By the joint effort of all partners in this project, 597 Alpine species were collected and sent to the Millennium Seed Bank, to be archived. Out of this pool, the two Austrian partners collected 255 species in the European Eastern Alps.
Checking the seed germination success before archiving seeds in a seedbank, is a necessary step for a valuable conservation. Hence, a germination test was applied using the standard protocol of the Innsbruck Lab.
The results of these tests are pooled in a publication entitled “Pros and cons of using a standard protocol to test germination of alpine species”, which was published in “Plant Ecology”.
Three years after the establishment of the Alpine Seed Conservation and Research Network, it is time to take stock of these three seasons of seed collection. All the partners made a total of 687 collections, representing 597 different species, most of them endemic, endangered or/and protected. The initial goal of 500 species is reached!
Among these almost 600 species, “only” 206 are new to Millenium Seed Bank, but the recollection of the 391 species already present in the seed bank is also important. Having several batches of the same species in seed bank increase, of course, the number of seeds stored but also brings more genetic diversity.
Although the majority of the collections were made individually, they have also been moments of exchange between partners, especially during the project film shooting in Switzerland when we collected several species together.
The woolly berardia was described in 1779 under the name of Berardia subacaulis by Dominique Villars, French doctor and botanist (born very close to the Conservatoire Botanique National Alpin!). It is an herbaceous plant, of ancient origin, considered as relict of the subtropical flora which populated the Alps at the beginning of their formation. Belonging to the Asteraceae family (as dandelion and daisy), it has a large yellow flower head on a very short stem, surrounded by large oval leaves covered by a white-grey tomentum. It grows in full sun in the calcareous or siliceous earthy screes, between 1800 and 2600m.
The particular shape of its seed, with a crown
of hard bristles, allows it to sink gradually into the soil taking advantage of
the mechanical action of compaction/decompaction of the substrate following the
phases of wetting/drying. Once the seed has reached the depth of soil at which
moisture is constant, this mechanical action is stopped. The seed no longer
sinks and germinates.
Protected in France, it is a southwestern alpine endemic species with a very restricted area in Italy and France.
Hieracium chaixianum Arv.-Touv. & Gaut., 1902.
The Chaix’s hawkweed is a species belonging to the Asteraceae family such as dandelions. This species has been described by Casimir Arvet-Touvet, a botanist from Grenoble, and Gaston Gautier. In the 1880s, Arvet-Touvet specialized himself in the study of hawks (a difficult genre if any!) and described many species.
The Chaix’s hawkweed is an endemic species of the Dauphiné (French region) moutains where it is known on the slopes of Mount Aurouze. This species is dedicated to Dominique Chaix, botanist and abbot from a village near Mount Aurouze.
Time of germination tests
It is now the season to test the viability of seeds collected this summer. For each species, the optimal germination protocol is applied if known. Otherwise, a range of conditions (temperature, light or dark, scarification…) is applied to find an optimal germination protocol.
In August and September 2018, measuring biomass was on the daily work menu. After 2-3 days of ring-sample harvesting in the field, we spend minimum 3, up to 8 days in the laboratory for biomass data aquisition. This procedure was repeated four times, because of four experiment sites along an altitudinal gradient. See what was going on:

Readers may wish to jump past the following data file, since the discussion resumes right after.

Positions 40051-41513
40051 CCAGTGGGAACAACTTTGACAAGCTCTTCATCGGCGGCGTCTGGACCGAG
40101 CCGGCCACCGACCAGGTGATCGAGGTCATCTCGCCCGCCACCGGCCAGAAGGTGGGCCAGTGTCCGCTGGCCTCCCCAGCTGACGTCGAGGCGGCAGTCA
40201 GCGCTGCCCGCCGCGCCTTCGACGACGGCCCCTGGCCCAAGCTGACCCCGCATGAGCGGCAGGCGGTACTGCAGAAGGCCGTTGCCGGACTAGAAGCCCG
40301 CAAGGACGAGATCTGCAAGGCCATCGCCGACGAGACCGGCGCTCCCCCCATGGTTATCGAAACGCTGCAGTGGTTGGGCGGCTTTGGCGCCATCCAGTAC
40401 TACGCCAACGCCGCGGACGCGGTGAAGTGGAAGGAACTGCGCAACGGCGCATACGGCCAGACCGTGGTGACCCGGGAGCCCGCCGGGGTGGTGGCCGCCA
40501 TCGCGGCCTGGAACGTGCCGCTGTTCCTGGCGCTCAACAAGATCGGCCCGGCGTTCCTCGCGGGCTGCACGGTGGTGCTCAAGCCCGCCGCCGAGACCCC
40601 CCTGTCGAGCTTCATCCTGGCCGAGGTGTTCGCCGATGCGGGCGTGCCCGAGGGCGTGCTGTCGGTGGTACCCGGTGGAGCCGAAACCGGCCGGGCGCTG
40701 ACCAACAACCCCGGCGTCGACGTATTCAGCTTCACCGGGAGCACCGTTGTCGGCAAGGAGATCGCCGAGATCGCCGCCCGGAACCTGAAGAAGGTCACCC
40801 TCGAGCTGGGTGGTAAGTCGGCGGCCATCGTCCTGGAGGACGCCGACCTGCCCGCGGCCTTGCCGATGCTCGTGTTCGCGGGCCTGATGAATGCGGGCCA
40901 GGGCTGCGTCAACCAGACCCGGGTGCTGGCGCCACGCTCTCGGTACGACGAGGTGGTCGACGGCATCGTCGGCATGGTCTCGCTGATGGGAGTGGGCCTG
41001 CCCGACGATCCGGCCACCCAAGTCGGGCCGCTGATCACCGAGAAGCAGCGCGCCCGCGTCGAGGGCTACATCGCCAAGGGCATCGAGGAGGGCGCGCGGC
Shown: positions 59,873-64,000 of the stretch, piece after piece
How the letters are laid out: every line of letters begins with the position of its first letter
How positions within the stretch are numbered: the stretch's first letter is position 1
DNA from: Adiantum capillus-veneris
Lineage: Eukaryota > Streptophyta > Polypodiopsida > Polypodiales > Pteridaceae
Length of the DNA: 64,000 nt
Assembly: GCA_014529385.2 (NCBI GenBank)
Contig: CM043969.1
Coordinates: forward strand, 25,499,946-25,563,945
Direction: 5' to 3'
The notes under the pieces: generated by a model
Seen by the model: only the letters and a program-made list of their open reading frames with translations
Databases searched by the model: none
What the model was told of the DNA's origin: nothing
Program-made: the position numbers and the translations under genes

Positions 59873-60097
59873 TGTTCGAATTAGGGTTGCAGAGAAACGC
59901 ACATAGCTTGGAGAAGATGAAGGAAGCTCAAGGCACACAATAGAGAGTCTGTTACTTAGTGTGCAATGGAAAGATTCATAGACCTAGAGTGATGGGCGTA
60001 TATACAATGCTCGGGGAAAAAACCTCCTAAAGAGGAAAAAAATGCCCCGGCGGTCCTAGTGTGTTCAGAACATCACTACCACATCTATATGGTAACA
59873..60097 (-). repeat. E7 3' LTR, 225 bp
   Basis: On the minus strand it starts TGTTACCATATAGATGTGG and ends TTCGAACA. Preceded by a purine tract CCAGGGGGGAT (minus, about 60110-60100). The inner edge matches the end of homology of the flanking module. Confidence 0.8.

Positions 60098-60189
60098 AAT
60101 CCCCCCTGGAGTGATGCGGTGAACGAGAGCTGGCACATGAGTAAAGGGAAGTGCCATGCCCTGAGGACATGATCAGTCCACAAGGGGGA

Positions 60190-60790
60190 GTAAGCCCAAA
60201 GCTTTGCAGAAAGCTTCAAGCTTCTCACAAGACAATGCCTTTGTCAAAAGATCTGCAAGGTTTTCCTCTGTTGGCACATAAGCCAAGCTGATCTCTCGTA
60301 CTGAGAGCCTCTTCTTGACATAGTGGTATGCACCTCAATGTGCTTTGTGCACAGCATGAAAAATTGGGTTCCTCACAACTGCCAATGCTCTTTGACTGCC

Shown here are examples of the lowest experiment site OG at 2000 m a.s.l. in Ötztal, in the central Austrian Alps. Rings were pulled out of the soil with a plant trowel. Roots and soil outstanding of the ring were cut off with a knife. The complete rings were put in plastic bags and stored in the fridge immediately after harvest at ~4°C until further processing in the Lab.
In the Laboratory, whole ring content (without plastic ring) was
measured before and after cutting the aboveground plant parts off.
The cut off plants were sorted and species were identified. The picture
on the right shows the output of a ring with facilitation treatment and
sown bulbils of Poa alpina (target species).
The output seen above comprises 63 surviving bulbils of Poa alpina, 17 Trifolium pratense (including 7 seedlings), 2 Geranium sylvaticum, 16 shoots of Anthoxanthum odoratum, 4 shoots of Myosotis alpestris, 3 shoots of Ranunculus villarsii and 8 seedlings of Poa alpina and Agrostis capillaris each. Fresh weight was measured per species.
The central plant, the facilitator, was removed separately including above- and belowground parts. These were weighted separately as well. Pic plant: Poa alpina
After the fresh weight was measured, the aboveground plant-parts were put in paper bags (species wise) and put in the dry oven at 70°C.
Additionally, 10 individuals of each sown species (9 species) were pulled out of the soil from randomly chosen rings at each altitudinal experiment site, with as much roots as possible.
From these individuals we measured fresh weight aboveground as well as belowground. The picture shows Leucanthemopsis alpina individuals from 2600 m a.s.l.
The data from these 10 individuals may not be used in a big analysis, but they surly give an insight into the accumulated root biomass of the species within the two vegetation periods along the altitudinal gradient.
Without this crew, especially in the lab, the fresh weight measurements would have not been possible! Many thanks! Vera
One day for the Alps – Symposium on the threat of the Alps on October 20th 2018 in Graz
The endangerment of the animals, plants and fungi of the Alps caused by climate change and land use pressures have reached unprecedented levels today. Our previous conservation efforts are inadequate, as documented by numerous Red Lists. The Alps are a special biodiversity hotspot; it is in the pan-European public interest to maintain this outstanding diversity for the future.
As a result, regional experts who delivered the symposium “Threat of the Alpine biosphere by land use intensification and climate change” in Graz call on all residents and policymakers responsible for the alpine region, for a strong and sustainable effort for the protection of nature in the Alps!
The Alpine Symposium was organised within the scope of our final project meeting and was well visited. The audience consist of experts from various scientific disciplines, from policies and interested public.
Brigitta Erschbamer and Participants
Johannes Gepp and Roman Türk
Presidents of Naturschutzbund Steiermark and Austria